Lets face it, the non-majors biology classroom is one of the most challenging teaching environments in the sciences. The reality is that our students often don’t want to be in our classes. The course is usually being used to satisfy a gen-ed requirement, and rarely is a pre-requisite for anything they will be taking later in their academic careers. We also hear the students say “science isn’t my thing” and “D for diploma” – statements which usually mean that they really aren’t interested in the topic. As instructors, we have a very limited amount of time to engage the students and begin to appreciate the wonder of the discipline that we teach.
Furthermore, the educational needs for non-science students are very different from most science classes. Rather than establishing a depth of content, most instructors strive to get their students to recognize the relevancy of science and how science and technology are important functions of their lives.
As an instructor, this has been a passion of mine – my websites, textbooks, and even my own personal development focus on finding ways to increase scientific appreciation among non-scientists. I will be posting a series of articles over the next few weeks about engaging students in large-lecture classes and how I have redesigned my course to make the content more relevant.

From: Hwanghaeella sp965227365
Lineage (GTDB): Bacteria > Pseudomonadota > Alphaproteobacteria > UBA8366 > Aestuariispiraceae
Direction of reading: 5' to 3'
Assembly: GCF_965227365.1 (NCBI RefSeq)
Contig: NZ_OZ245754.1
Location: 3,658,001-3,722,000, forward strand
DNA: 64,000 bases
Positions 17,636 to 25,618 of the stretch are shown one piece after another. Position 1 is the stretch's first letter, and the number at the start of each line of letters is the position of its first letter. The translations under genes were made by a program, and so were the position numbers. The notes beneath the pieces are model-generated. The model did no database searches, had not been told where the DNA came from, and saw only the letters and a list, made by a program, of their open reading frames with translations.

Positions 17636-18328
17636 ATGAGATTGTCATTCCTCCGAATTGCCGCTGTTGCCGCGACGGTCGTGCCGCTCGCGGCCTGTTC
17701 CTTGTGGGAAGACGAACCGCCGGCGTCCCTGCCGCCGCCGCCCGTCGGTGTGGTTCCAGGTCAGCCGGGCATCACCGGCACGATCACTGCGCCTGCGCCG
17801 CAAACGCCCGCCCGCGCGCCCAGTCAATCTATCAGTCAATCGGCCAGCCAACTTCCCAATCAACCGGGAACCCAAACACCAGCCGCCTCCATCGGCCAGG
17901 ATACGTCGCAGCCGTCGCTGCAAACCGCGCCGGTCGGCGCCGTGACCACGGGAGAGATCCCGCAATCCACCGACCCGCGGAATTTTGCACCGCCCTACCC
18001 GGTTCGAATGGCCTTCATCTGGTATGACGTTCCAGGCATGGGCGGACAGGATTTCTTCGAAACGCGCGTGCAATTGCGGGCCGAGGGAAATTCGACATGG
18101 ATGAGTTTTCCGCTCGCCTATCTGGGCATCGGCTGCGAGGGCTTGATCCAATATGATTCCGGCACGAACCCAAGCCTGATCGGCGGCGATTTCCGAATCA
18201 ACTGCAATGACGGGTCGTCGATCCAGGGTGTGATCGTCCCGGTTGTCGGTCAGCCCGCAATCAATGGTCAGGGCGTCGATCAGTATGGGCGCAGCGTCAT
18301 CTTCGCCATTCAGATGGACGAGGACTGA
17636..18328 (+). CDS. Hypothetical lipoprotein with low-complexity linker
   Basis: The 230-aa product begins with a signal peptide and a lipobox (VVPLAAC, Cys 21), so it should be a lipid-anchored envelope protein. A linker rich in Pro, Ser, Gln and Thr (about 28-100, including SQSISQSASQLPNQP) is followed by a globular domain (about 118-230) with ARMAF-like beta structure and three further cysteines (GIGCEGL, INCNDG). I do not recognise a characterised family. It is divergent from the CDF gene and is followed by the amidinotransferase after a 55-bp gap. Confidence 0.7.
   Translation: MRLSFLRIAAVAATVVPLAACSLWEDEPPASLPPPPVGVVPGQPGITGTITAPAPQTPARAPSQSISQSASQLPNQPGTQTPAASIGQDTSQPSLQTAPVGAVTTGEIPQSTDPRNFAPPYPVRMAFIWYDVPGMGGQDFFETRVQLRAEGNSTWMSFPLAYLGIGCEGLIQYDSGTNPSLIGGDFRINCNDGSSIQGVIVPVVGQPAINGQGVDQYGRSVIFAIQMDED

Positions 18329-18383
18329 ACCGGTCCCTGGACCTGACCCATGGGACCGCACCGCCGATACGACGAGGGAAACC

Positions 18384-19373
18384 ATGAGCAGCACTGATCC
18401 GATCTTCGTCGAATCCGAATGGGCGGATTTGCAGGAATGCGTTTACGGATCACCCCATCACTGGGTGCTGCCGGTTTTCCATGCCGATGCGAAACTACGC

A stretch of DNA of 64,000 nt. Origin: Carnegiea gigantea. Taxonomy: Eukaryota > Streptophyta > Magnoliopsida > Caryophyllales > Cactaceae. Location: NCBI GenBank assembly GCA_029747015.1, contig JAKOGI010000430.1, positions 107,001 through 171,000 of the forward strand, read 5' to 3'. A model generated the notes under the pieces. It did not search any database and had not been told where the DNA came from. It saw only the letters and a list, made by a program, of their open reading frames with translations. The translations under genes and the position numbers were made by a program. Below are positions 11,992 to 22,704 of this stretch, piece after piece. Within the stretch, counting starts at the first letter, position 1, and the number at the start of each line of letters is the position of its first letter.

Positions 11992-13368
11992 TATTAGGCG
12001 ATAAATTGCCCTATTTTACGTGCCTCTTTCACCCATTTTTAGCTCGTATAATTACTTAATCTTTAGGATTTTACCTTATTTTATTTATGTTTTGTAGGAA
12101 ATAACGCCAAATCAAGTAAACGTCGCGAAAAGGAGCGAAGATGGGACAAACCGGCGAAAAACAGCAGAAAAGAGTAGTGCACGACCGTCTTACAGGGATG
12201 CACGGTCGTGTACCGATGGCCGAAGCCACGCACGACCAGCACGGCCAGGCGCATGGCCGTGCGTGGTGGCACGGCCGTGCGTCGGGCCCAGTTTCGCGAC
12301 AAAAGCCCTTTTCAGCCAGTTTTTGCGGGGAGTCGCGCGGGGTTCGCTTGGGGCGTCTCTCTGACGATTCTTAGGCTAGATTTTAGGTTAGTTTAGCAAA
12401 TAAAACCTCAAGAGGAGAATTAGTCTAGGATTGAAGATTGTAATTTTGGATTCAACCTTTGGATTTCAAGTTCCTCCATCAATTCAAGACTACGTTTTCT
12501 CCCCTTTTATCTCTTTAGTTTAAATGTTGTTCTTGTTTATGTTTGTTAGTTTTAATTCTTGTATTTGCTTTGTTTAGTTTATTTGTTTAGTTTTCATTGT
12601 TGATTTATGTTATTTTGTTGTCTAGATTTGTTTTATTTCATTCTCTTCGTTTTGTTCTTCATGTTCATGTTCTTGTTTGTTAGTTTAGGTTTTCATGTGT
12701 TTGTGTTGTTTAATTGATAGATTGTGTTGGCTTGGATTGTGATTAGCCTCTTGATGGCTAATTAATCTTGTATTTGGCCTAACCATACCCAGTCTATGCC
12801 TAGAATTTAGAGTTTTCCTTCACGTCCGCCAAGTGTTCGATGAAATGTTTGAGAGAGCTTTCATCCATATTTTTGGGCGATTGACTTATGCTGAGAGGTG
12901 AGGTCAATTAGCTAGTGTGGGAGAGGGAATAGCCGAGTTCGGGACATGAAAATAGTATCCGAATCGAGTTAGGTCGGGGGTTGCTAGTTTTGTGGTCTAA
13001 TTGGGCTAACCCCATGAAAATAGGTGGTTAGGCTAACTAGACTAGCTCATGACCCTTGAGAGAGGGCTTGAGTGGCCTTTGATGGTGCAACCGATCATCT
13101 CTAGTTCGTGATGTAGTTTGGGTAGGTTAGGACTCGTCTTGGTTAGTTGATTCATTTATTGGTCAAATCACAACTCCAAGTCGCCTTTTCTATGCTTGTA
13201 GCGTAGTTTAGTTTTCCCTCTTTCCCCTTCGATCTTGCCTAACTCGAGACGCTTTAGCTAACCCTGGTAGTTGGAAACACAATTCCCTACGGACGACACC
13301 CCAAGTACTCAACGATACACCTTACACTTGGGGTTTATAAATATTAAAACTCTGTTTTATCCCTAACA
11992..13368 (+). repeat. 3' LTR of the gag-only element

However, I wanted to share a short video, prepared for McGraw-Hill Education, where I explain how I am using the SmartBook and Connect platforms to engage students, evaluate their pre-lecture understanding of basic content, and then develop targeted assessment materials.
In later articles, I will explain how I uses the digital assignments in LearnSmart and Connect to engage a large lecture class in active learning exercises, and the responses of the students to those activities.
For More Information:
- Unleashing the Power of Adaptive Learning: Flipping the Classroom (Video)
- Unleashing the Power of Adaptive Learning: Heat Map Technology (Video)